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Lethbridge Herald Newspaper Archives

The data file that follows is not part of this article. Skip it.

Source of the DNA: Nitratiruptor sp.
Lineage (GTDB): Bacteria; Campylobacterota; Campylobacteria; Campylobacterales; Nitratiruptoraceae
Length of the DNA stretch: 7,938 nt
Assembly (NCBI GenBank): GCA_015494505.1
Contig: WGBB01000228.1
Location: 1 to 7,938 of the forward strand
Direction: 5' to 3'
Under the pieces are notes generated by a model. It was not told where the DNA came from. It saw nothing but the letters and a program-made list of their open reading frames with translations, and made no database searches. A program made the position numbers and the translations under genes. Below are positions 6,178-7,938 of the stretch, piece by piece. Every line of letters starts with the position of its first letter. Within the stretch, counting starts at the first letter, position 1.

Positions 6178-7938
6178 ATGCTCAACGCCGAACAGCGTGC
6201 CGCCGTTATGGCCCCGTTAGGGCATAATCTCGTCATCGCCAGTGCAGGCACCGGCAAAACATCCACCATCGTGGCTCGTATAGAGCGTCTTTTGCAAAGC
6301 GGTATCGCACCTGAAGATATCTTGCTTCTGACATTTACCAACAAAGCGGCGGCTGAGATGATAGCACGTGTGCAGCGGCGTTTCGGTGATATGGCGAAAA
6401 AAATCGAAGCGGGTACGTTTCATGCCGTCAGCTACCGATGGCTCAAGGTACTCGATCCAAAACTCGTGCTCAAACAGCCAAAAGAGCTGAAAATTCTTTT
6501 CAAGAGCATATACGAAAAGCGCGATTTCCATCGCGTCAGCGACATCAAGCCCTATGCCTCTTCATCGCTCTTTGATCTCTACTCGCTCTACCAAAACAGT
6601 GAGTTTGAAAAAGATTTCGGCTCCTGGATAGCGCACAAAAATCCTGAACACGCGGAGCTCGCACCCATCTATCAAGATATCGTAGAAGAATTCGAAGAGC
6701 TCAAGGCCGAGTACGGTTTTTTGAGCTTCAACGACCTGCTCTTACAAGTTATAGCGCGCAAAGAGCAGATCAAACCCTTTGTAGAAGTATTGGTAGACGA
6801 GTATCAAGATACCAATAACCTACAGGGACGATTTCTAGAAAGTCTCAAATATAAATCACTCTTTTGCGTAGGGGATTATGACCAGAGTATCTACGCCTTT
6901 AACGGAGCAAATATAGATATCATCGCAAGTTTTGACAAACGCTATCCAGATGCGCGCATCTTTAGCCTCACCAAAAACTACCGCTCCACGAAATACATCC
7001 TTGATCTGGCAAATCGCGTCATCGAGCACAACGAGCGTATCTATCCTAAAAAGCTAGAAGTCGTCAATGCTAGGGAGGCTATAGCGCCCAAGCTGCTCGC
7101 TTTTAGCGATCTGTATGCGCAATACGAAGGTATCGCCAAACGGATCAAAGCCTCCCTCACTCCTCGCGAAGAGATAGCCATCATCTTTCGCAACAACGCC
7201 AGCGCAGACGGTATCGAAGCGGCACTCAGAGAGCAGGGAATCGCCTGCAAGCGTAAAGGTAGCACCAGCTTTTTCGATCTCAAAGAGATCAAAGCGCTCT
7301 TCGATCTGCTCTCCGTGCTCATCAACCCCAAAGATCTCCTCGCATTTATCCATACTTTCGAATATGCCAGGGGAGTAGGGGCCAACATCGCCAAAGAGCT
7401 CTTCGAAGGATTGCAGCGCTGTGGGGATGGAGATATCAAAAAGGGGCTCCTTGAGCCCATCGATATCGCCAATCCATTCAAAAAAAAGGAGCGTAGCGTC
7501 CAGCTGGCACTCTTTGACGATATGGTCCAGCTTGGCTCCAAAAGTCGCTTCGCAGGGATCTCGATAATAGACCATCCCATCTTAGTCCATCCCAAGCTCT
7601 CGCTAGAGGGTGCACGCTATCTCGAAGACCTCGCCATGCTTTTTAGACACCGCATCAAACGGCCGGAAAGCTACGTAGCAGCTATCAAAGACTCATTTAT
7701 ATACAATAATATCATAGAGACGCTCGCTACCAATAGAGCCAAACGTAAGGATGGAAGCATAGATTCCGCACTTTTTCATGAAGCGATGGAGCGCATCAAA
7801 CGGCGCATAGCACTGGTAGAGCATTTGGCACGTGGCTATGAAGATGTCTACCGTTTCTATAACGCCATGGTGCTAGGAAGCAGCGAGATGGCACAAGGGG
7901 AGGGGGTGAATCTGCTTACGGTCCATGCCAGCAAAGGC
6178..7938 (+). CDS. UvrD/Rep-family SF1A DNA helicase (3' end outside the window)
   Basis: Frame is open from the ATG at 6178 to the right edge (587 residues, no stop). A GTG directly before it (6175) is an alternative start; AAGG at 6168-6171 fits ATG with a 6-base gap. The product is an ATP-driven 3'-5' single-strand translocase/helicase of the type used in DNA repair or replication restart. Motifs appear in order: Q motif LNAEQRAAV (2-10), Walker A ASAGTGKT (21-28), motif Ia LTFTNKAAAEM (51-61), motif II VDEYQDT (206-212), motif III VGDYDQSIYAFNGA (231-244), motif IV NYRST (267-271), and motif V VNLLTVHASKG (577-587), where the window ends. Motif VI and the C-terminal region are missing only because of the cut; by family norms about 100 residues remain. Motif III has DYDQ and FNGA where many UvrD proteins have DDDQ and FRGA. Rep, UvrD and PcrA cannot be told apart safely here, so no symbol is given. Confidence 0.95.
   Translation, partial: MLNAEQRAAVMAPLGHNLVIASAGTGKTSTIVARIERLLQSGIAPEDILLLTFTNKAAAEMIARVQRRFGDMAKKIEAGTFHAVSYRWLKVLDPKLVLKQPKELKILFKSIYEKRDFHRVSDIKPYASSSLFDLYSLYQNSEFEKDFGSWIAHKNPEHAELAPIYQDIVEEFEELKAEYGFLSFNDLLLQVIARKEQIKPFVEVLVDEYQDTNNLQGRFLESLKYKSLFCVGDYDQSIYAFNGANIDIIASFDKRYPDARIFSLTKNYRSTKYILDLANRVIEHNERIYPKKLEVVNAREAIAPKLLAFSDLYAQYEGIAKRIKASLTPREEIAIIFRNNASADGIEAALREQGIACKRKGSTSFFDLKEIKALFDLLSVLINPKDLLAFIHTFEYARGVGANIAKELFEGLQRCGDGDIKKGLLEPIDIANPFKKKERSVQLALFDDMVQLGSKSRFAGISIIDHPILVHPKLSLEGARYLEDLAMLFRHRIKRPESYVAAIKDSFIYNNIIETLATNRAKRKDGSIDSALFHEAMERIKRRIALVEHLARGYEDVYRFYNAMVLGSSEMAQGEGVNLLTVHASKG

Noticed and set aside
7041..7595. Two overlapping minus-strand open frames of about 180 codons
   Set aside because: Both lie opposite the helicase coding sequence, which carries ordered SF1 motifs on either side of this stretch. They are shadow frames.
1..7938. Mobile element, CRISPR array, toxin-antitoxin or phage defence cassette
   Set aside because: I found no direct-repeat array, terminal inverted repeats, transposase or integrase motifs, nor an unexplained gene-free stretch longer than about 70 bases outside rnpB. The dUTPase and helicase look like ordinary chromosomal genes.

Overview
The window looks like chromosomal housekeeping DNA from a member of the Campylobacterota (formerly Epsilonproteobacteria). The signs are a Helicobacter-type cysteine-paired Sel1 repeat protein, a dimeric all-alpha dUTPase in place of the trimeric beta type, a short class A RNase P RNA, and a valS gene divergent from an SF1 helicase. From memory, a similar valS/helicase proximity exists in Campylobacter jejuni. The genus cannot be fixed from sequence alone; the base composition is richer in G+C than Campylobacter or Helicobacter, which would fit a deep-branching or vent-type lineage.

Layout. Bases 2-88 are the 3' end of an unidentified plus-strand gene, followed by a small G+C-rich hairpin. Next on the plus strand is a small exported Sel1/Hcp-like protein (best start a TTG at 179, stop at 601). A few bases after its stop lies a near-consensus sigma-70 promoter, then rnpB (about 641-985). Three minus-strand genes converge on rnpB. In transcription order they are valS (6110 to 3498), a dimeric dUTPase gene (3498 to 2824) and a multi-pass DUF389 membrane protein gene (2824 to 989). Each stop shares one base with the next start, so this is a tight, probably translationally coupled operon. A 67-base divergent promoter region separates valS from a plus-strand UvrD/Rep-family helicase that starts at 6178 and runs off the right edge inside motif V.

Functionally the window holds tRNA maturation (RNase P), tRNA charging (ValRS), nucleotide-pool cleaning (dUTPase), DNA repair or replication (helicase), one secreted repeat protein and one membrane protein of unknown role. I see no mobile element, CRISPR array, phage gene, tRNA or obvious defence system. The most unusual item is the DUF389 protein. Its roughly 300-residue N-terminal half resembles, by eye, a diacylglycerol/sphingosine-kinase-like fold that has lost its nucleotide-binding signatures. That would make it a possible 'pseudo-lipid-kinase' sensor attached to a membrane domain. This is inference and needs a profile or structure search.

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Lethbridge Herald (Newspaper) - January 28, 1913, Lethbridge, Alberta Tuesday, January 28, 1913. THE liETHBRIDGE DAILY HER AT, T> fakejrour Cue9* D.OJiOBLIN TORONTO m SOLE AGENT' IN CANADA Sold by all Reliable Dealer* G.PR. EMPLOYEES NOT GIVEN RIGHTS ; Company Has Too Much Pull f� with Borden-Mr. Buchanan's 'M- Speech' .The following Is the official report pf the speech' of the member for ledicine1 Hat in the House of Com-ions, W. A. Buchanan, on the freight.' Uiandlers.' strike. Mr. Buchanan dealt vith tlie auestlon from the standpoint :*^if the western men: 4; W.- A. Buchanan (Medicine Hat)-!  I have tieen accused of having 'become 1 fft partisan of the Minister of Labor .because I commended his action in ./{going through Western Canada and Cinvestigating ' labor . conditions there, 'iput todayrlhave to criticize.the action -'of the minister in connection with the >mafter which we are'now discussing, i believe that this particular brotherhood has, been treated unjustly; I believe that,they have the right to have '..their case considered by a board of /conciliation, and that the. report: of such a board should have been given consideration by the Minister of Lab or. One of the main contentions set up by the men was for recognition of the order,-and let me point out that it is a Canadian order incorporated under the _ laws of Canada and fn that respect iCl'differs fi'omjl'many of the other labor organizations in connection 'with the railways of Canada. Those of us who are'anxious to build up the union forces as Canadian institutions, arc. anxious to encourage this particular' order and the government of Canada seemingly did so by giving it recognition on the government railways. I can say, from evidence which.. has i been submitted to me, that the" wages, paid by the Canadian Pacific railway, to-,'-*glv6n. There would, I am sure, be no di ,culty, in following �the, swcSfv� oqurfi the case, of the Brotherhobd ,bti$M- way Employee^, -.The,-vnubltoitg-,vfea*U tiire of" th'e'jndus.U'ja'l' Dlsm&&5lY tigation Act is the strongest feature in it, because by this publicity practically the public are left to- decide" the merits of the case, and had there been that publicity in this instance 'which . the law contemplates, I am quite sirre that a settlement would; have .been, effected long ago. AMERICAN POLITICIAN CHARGES THAT CONDITIONS BREED ILL-HEALTH AND CRIME �' . i Washington, Jan. 27.-Investigation; oi conditions in the. "garment working industry in New York was  proposed today by Representative Ber-ger from Wisconsin. The . resolution would authorize the appointment o� a special committee of seven members to inquire into the conditions surrounding the garment making trade, and the recent strike.. In his resolution Mr. Berger sets forth that the New York clothing industry supplies the trade of a large section of the country, that the wages in the industry are so low, that healthy surroundings and-; a '. decent standard of living^have .. become; air most impossible. It is further charged; that' there is needless misery coincident to .the manufacture of the nation's clothing; and further that said manufacture: is carried on in filthy and .unsanitary places, saturated with germs of consumption, smallpox and scarlet fever and other contagious diseases. Mr. Berger's resolution sets forth that clothing made under such conditions is a serious menace and danger to the welfare and health of all. In a statement on his/resolution Mr. Berger said that he desired to show the! close connection' which the conditions of the garment workers hear to crime and vice on the ouo hand and hon' the, second conditions revenge themselves upon all the poo-ple because the people allow them to exist..- ' ,,  Success of the Enterprise Due Largely to Detail - Recent De velopments in Machinery Have Made Its Completion Possible By FRED A. COLVIN, Assistant Editor, "American Machinist" MINER CRUSHED TO DEATH Halifax, Jan. 25.-Thomas Baxter, miner was killed by a fall'of coal in the Arcadia mines, Westville, yesterday, bein'g- suffocated under tons of ccalvun'd stone. Geo, Bevendt, who was. working with him, only left him toljusb'va futybox to the slope and received Very slight injuries. Baxter s.Yes^pyidow.,-,and,1.njue.� small- child,; The following article on the Panama Canal from the Journal of Commerce and Commercial Bulletin, New York, should prove of general interest: More than any other undertaking in the world's history, perhaps, the Panama Canal is. due to the combined development of many elements of civilization. While the French cngin-eers failed to complete the canal, we must remember that no one could have succeeded at that time, and we must give them credit for courage, engineering ability and a creditable achievement. Without a Col. Gorgas to first eliminate the mosquito and make the Canal Zone not only livable but comfortable and even attractive the canal would never have been built. Without the modern developments of excavating machinery and of concrete the great locks at Gatun, Pedro Miguel and Mirafiores and the nine-mile cut at Culehra would never have been completed. within a reasonable time Without the repair shops at Cristobal, Gorgona, Empire arid Balboa to keep the locomotives, steam shovels and other machinery in operation the rapid progress would have been impossible. And without the selection of proper material to stand the climate, not forgetting the too often overlooked item of belting, the cost in delays and in actual money might be difficult to compute. The shops at Cristobal and Balboa handle the repairs for the dredges and other excavating machinery at the Atlantic and Pacific ends of the canal, respectively. This includes the barges which carry the material away to be dumped, some being self-propelled and called by their French name "clappers," as well as tugs, launches and any. sort of sea-going craft which may be used. The largest shops are at Gorgona, enlarged from the French shops at this i-place, and here all the locomotives and cars for the excavation 'work as well as for the Panama Railroad are repaired; .At times this shop has employed 1800 men. It is difficult to see the necessity, for such a large shop- until-we-stop to -consider that ,the Isthmian Canal" Commission railroad, built solely in the Culebra cut and for hauling the drrt (or "spoil," as it is called) away from it, is about .the size of the Boston & Albany railroad;' There are over 300 locomotives and 4000 cars, and most of the locomotives are big ones, weighing over 100 tons'each. They are very unlike the usual contractors' locomotives we usually think of in connection with 'excavation work.  At .Empire the steam shovels are repaired arid the shops employ about 700 men at times. It takes a lot of shop work to keep the dirt flying, but they are kept at work with as little delay as possible by a thoroughly organized plan of action and a corps of inspectors- and workmen. � The inspectors visit each shovel as it works away, and not only gets the reports of the shovel engineers, but look it over for weak spots arid worn parts. Any needed repairs are reported to Empire by telephone so tliat repair parts and supplies can be prepared in advance. Repairs at Nlgh't . I: After the dirt trains have stopped running at fi p.m. the repair train starts out from the Empire shops! and, makes its rounds to the steam I shovels- 'which are in need of its services. This repair train consists of a'heavy locomotive, a large wrecking crane, a box car, which is a fairly well equipped machine shop, and another ,box car filled with supplies and parts ordinarily used, such as bolts and-nuts, packings and -similar pieces. The train takes the small machine shop directly to the shovel to be repaired and in most cases does all that is heeded without its leaving its position or losing a minute from the, work, an excellent example of real efficiency. Sometimes a whole new arm or boom is swung into place by the wrecking crane and a trip to Empire with its attendant delay is avoid: ed. And, these arms or booms weigh several tons, and are not easy to handle. But the aim of everything is to keep things1 moving, and push the job through to completion. At Empire, too, is the .main airr compressing plant of the largest air-compressing syBtem in the' world. Three stations-Las Cascades, Empire" and Rio Grande-pump into about 14, miles of 10-inch pipe line, which carries compressed air to-within 40 miles of the reported  dis-, '; that it can be reached by-three/route's'-l-i-:-; leading out of Atlin. , i ' ' "It is believed, that Silver, Creek.,, and others nearby, form the great, placer field that was deserted by. the v miners 40 years ago on .account of, the excessive cost of getting supplies into the country. Hildebrand belleveB- the discovery is one of great importance?' INSANE MAN'S AWFUL DEED ON A TRAIN ; Shot Attendant and Then Turned the Revolver on Himself , Milwaukee, Wis., Jan. 24.-Alex. Shutte, a mail carrier, of Mankato, Minn., this forenoon shot and killed Joseph Budde, a policeman, of the ,' same city, and then turned the .wear.-w-a. pons on himself, with fatal results, �, * while on board a Chicago- and North- Si*1 western Railway train, passing ij ^ ,, through West Alles, en route to Mil-j':i waukee, from the northwest. i s ' ^ Shutfce was on his way' to a skny, ^. .itarium, and was being a.ttende4ir,'bxr|i'Jj|4: Budde. It is believed Shuttewas h%5T>! sane. - " ri *-i *'"! The ihen were sittingjsin the ioot rofvthe smoklng;cari,,*ndj^urInB. the" course; of*ia, hea*ted;?afguinent one at^tf A the men shoMtheTpther^\tlen .tur&^ra'iC the > weapon Ven' himSif.Pflj^g'H^w^ the 'Uu' reached;;�|ieef� b'bdieo' of the victlmitT�r|i'^en'Jt� .,,-r:ff,�W� l.the morgue, Ill 89 ;